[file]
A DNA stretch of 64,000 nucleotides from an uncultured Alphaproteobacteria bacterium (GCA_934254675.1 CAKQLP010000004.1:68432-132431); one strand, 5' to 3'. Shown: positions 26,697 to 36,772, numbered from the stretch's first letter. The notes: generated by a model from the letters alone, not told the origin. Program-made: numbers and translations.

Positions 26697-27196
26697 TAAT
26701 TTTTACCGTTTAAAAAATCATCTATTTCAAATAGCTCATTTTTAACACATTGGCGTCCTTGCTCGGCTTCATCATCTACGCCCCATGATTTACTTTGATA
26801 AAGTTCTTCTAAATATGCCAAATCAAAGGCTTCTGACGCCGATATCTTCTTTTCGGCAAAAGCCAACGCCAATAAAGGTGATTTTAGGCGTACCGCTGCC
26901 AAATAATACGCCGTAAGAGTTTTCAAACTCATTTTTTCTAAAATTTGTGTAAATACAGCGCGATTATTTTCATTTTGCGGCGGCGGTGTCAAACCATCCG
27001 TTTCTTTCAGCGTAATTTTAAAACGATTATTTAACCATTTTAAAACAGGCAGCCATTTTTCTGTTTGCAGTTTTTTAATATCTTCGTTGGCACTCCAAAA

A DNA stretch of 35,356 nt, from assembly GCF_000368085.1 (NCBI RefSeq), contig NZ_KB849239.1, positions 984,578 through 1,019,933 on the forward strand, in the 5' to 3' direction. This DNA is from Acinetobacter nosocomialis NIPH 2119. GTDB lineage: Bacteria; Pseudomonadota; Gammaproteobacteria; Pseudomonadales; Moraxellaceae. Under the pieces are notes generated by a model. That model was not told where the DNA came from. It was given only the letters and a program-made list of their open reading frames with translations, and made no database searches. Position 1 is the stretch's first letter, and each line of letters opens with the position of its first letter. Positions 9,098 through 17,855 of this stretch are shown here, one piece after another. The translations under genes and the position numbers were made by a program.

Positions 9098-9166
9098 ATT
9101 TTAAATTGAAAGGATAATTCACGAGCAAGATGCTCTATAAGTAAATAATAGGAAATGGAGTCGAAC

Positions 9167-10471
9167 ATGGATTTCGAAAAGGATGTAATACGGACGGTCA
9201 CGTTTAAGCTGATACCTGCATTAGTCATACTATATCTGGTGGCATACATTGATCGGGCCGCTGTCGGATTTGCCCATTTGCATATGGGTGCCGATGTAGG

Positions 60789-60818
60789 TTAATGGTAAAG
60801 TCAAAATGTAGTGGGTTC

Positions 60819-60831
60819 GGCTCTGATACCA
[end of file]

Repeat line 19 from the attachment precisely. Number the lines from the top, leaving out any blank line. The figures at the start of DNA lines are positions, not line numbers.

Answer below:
60819 GGCTCTGATACCA